Not all the fat is bad and it would be a major mistake to cut out all the fat while trying to lose weight. There are four types of fats. Saturated and trans fats are not good while polyunsaturated and monounsaturated fats are good and are essential to the biological function of brain and body.
Consumption of saturated and trans fats leads to heart disease, weight gain and rise in cholesterol. It should be avoided at all costs. However, more than half of our brain is made up of fat and every cell in the body is protected by a membrane composed primarily of fat. So, it is understood why fat is required for our body.
Sources of Good Fats
The consumption of polyunsaturated and monounsaturated fats should not be overdone as those are high in calories, but are essential fatty acids (EFAs) that the body cannot produce by itself. Olive oil, avocados, nuts, seeds, pumpkin and sesame are excellent sources of monounsaturated fats. Polyunsaturated fats are found in sunflower oil, corn oil, walnuts, fish and flax seeds.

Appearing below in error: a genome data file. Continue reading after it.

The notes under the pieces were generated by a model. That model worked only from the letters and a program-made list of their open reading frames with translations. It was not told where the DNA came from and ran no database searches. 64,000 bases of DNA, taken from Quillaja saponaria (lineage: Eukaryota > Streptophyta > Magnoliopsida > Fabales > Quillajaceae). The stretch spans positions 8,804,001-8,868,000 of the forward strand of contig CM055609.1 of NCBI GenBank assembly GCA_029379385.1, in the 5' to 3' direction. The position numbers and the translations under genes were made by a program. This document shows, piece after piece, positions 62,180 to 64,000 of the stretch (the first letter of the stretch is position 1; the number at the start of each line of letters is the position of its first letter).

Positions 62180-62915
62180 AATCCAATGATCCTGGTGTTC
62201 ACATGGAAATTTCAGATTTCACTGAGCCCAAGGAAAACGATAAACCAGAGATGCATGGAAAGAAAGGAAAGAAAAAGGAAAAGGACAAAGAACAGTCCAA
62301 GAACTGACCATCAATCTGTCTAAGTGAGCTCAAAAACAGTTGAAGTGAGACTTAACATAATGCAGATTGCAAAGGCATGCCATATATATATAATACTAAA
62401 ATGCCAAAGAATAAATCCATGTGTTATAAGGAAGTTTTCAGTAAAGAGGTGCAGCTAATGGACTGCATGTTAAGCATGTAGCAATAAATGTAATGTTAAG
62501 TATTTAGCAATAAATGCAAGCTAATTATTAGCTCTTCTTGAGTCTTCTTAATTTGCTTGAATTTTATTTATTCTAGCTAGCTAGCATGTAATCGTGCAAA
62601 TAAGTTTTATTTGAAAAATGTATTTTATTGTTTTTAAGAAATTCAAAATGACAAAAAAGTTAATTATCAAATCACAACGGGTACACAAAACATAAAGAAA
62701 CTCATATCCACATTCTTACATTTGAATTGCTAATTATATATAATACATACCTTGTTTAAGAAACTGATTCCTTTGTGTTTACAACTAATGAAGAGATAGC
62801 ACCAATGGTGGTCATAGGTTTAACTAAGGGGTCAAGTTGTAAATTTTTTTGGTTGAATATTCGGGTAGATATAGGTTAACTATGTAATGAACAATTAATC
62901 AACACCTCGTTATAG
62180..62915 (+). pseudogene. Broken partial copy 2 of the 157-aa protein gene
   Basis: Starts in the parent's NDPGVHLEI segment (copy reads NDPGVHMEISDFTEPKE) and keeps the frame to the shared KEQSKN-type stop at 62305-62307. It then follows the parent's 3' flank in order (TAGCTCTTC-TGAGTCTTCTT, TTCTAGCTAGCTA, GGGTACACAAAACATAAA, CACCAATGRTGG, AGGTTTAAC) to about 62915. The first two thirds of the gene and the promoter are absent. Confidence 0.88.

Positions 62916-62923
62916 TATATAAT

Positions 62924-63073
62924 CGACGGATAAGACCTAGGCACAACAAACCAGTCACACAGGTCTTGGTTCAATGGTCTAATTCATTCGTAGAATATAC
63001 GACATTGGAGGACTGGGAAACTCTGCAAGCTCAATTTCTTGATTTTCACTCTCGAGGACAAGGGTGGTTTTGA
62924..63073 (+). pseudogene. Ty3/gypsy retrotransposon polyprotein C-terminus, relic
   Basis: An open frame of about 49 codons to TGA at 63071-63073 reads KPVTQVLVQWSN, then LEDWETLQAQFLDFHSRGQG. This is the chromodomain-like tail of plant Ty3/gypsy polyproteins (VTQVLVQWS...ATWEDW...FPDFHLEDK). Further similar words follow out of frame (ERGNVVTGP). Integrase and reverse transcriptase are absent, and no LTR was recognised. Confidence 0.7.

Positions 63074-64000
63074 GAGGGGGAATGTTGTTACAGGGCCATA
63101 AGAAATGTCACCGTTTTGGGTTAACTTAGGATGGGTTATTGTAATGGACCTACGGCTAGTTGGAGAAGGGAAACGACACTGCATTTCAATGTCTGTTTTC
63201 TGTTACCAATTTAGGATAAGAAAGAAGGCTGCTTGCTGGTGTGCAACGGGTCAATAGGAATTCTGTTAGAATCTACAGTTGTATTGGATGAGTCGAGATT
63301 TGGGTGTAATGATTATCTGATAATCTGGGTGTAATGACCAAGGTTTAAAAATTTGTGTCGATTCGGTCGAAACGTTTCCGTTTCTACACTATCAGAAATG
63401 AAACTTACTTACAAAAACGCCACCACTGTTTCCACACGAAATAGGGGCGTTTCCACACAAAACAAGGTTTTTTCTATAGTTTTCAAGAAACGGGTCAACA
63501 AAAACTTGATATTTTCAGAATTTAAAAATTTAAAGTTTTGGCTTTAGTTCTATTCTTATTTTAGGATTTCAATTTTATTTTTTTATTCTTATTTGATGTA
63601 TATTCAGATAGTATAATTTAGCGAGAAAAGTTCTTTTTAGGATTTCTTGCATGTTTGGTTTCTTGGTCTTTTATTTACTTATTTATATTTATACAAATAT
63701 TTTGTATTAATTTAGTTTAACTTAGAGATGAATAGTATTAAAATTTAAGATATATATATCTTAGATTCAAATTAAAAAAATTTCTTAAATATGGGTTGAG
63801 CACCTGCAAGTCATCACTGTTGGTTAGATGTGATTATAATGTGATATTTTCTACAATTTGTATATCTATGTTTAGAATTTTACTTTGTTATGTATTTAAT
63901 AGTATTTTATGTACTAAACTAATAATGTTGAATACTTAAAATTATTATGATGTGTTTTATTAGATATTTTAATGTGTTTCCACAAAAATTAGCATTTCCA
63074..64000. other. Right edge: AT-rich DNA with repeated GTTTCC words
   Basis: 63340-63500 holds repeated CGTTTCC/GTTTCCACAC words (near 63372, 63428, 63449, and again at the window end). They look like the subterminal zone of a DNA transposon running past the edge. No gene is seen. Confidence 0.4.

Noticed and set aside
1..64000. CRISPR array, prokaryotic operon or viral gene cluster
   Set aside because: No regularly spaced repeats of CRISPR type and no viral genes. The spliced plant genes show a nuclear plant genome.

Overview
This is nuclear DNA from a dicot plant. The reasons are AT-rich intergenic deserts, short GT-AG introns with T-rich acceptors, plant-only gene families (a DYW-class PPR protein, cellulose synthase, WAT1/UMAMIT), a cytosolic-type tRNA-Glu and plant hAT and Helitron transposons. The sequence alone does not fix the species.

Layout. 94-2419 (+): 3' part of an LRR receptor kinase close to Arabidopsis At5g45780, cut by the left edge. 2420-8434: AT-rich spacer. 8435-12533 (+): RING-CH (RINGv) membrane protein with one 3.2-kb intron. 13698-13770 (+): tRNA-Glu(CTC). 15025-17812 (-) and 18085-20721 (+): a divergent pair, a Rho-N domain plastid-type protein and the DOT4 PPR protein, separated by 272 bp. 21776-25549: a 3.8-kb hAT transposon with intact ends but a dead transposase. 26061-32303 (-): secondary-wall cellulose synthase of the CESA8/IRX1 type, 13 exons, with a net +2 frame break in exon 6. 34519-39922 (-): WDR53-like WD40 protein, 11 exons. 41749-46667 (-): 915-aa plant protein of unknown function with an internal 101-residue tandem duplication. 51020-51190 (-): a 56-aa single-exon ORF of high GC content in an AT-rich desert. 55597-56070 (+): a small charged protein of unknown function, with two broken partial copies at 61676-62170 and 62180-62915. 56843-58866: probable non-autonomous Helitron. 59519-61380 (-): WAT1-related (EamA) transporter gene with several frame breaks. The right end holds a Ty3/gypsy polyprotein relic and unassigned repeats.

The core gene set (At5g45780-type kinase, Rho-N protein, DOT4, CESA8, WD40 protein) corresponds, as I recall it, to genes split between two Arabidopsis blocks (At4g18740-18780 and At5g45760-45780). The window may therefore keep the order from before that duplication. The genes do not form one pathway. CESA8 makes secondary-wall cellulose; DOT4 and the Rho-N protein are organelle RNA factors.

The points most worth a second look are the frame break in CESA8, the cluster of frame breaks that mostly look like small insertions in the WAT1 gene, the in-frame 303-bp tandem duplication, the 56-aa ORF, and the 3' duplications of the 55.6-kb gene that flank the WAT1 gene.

Two Kinds of Polyunsaturated Fats – Omega-3 and Omega-6
These fats are important for the body and consumption should be on a one-to-one ratio. There are relatively few sources of omega-3s compared to omega-6s, and so many diets have become poor in the former and too heavy in the latter. A diet which contains too much omega-6 leads to imbalances, which then lead to a host of modern day conditions like heart disease and cancer.
To get the right amount of omega-3 it is suggested to eat fish such as salmon, sardines, tuna, mackerel and herring at least three times a week. It is also suggested to consume fresh walnuts, dark, leafy greens, butter and coconut. Omega-6 can be found in seeds and nuts as well as all the oils which are derived from these.
Organic Flax Seeds
Organic flax seeds contain a high percentage of omega-3 polyunsaturated fats and are considered as an ideal source. Depression, hormonal imbalances, brittle hair and dry skin as well as low immunity can be attributed to a diet low in omega-3.
Flax seeds contain phytochemicals, which are produced naturally in plants and are regarded as antioxidants with cancer fighting and anti-inflammatory properties.
Fats and Body Chemistry
As with everything else, balance is the key and it is important to make the right food choices. According to Dr. Neal Barnard in The Vegetarian Times, “The fats you eat can dramatically affect your body chemistry. Whether they come from fryer grease or more healthful sources, they pass from your digestive tract into your bloodstream. Traces of these fats end up parking in the cell membranes surrounding each cell of your body. And what they do there, whether they help or hurt, depends on which fats they are.”